ELA 1: Hour 2 29 January 2015 The Importance of Voting
In order to understand the consequentiality of voting we require to examine some of the history. There are two amendments that address voting rights for those who aforetime could not vote, the 15th Amendment (1870) and the 19th Amendment (1920). The 15th Amendment gave
AfricanAmericans suffrage and the 19th provided suffrage rights to women. Voting is a paramount right; this is evident by the number of people who have fought long and hard for this right, those who were gainsaid suffrage now have a higher percentage in voting(Statistics), and not voting “denies a person one of the key implements of having a say in a democracy”(Frantzich). Statistics show that those who were negated the right of suffrage, now have a higher percentage in voting and those eligible to vote are not voting. For example, the male percentage in 2012 was 69.1% compared to women which had a percentage of 72.8%(Statistics). This shows that having others than only white males, like before 1870 when colored men could vote(Tennant
1), have a more astronomically immense impact on the federal regimes. The number of eligible voters, those registered to vote, and those who participate in voting is profoundly drastic. The total number of eligible voter is 206,072,000 and the amount of Americans who participated in voting is 131, 144,000(Statistics).That is 74 million over half and people may say that that is not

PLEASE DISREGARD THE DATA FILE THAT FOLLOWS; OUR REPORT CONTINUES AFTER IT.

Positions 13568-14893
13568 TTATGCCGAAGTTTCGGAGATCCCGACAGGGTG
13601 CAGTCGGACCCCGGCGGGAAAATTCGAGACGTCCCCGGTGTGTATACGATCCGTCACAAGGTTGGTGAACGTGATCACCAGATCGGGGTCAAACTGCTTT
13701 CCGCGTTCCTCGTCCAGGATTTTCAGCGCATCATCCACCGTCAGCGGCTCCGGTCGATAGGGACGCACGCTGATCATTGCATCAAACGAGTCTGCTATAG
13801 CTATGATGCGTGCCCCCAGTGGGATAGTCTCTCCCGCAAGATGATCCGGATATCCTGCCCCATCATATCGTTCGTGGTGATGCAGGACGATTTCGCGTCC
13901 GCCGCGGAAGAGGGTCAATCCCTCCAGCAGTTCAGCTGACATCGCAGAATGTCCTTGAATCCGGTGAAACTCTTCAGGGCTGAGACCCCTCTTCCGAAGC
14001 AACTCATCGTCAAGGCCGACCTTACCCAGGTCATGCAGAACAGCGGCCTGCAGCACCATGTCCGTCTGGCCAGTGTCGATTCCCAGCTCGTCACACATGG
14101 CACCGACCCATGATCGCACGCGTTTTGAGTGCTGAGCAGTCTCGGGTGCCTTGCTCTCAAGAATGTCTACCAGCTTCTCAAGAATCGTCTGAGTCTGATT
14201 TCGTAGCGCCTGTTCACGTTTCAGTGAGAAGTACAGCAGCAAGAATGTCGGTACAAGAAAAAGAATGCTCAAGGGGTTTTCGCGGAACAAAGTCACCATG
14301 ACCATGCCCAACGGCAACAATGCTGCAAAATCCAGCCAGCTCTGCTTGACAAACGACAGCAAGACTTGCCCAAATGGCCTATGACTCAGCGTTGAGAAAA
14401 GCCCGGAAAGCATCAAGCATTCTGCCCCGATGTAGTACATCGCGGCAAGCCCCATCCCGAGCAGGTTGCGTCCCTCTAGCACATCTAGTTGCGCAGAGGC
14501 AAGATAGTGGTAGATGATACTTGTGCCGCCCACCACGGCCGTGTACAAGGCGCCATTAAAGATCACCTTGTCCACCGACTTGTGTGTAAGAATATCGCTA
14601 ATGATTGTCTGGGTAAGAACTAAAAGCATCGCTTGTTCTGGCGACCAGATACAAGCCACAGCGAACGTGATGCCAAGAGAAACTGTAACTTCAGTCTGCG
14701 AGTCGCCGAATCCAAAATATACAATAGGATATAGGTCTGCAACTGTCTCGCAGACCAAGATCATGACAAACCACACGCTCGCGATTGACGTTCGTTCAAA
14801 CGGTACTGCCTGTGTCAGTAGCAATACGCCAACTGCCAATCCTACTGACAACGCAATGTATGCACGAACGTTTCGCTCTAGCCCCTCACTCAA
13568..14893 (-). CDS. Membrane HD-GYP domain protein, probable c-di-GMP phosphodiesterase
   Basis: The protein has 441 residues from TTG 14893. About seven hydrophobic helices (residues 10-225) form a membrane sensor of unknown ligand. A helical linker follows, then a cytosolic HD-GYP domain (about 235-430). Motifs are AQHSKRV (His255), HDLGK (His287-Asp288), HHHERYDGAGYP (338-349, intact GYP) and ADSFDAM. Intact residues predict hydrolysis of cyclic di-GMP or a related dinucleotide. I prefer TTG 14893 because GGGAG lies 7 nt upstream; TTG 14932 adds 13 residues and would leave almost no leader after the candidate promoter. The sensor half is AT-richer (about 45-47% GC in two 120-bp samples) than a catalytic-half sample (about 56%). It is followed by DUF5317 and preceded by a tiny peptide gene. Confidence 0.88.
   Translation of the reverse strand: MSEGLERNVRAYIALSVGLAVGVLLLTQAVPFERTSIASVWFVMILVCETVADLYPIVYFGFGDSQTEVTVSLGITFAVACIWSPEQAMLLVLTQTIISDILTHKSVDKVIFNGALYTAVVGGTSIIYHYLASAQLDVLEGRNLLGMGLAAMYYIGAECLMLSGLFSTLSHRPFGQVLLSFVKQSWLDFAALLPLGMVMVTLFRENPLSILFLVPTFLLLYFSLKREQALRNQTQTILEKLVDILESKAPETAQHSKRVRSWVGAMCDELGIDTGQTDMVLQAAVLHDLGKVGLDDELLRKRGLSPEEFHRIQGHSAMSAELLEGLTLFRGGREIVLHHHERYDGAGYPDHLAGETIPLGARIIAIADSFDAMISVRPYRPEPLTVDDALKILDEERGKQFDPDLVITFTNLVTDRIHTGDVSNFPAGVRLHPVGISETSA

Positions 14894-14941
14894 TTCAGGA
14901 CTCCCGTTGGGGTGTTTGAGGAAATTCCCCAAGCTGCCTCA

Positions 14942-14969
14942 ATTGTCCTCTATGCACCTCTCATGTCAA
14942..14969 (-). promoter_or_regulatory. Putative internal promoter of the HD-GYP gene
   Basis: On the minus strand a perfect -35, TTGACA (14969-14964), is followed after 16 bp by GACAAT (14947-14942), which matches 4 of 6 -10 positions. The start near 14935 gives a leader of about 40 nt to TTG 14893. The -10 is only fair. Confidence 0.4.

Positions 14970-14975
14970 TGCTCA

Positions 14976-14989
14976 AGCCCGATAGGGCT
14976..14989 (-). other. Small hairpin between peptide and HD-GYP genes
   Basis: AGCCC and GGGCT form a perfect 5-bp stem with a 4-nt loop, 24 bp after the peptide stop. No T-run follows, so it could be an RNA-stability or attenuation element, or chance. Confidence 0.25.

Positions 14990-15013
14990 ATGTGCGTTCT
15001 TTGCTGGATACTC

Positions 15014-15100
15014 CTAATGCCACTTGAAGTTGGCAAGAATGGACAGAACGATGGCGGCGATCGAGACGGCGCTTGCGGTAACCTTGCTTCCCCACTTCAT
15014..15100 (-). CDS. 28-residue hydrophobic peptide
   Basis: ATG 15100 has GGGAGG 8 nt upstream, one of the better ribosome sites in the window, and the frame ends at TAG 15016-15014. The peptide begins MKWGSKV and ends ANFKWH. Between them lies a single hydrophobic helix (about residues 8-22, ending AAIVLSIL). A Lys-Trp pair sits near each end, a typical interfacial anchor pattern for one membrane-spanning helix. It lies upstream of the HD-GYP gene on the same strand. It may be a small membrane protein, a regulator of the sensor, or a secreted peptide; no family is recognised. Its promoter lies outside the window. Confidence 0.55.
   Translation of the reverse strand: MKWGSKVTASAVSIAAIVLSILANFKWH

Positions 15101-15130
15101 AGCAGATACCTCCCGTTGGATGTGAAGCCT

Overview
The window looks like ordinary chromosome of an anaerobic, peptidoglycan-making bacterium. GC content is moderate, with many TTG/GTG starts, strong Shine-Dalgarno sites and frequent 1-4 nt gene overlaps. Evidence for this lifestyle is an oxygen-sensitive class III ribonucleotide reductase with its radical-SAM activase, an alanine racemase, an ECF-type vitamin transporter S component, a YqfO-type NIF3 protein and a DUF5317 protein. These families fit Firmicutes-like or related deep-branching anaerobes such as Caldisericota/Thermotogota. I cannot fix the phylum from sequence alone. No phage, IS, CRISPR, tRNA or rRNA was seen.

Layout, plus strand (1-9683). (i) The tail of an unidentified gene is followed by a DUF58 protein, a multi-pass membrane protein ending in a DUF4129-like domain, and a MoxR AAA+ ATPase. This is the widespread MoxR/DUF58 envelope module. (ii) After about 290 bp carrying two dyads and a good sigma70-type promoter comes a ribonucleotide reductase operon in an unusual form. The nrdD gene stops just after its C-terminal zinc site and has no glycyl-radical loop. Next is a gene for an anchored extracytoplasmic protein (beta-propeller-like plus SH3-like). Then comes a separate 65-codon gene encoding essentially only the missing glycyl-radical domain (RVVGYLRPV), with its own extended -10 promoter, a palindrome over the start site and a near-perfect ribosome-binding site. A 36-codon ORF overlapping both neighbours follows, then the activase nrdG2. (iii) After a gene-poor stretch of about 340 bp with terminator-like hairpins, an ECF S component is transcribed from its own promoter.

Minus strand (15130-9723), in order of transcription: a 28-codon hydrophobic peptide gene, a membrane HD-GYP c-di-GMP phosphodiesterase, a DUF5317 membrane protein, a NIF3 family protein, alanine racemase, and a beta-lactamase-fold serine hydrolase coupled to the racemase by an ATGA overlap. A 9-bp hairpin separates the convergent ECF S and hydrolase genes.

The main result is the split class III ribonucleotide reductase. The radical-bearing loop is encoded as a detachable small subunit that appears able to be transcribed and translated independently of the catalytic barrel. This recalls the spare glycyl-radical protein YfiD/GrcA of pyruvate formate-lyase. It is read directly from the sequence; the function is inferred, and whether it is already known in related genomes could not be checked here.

a lot over the eligible number of voters, but it’s genuinely an immense number. Think of all those people, if they would have voted then their votes could have transmuted the outcome of the elections. But more than ,think of all the people who contributed to the voting that did not have suffrage in 1869, like AfricanAmericans. AfricanAmericans contributed 69.7% of election votes in 2012(Statistics) but they had a long battle throughout history to have suffrage. AfricanAmericans could not vote until 1870 when the 15th Amendment was passed(Tennant 1). “This amendment was intended to give liberated slaves the same privileges offered to the white majority in the U.S.”(Tennant 1) But, there was still discrimination towards the AfricanAmericans making the “Jim Crow Laws”(We the People). The “Jim Crow Laws” were racial segregation laws enacted after the 15th amendment was ratified. They consisted of a literacy test, a poll tax, and the grandfather clause.
The grandfather clause was a clause passed by the south that verbally expressed the citizens were sanctioned to vote only if there grandfather could vote(We the People).This made it hard for
AfricanAmericans to vote because a plethora of the AfricanAmericans grandfather’s had been slaves so they could not vote engendering a chain of noneligible voters. But, this ceased after the Voting Rights Act was passed in 1965. But, this act was not ratified until several amendments had been passed like the 19th amendment.
Women have worked tirelessly for generations to gain suffrage.They gained this right…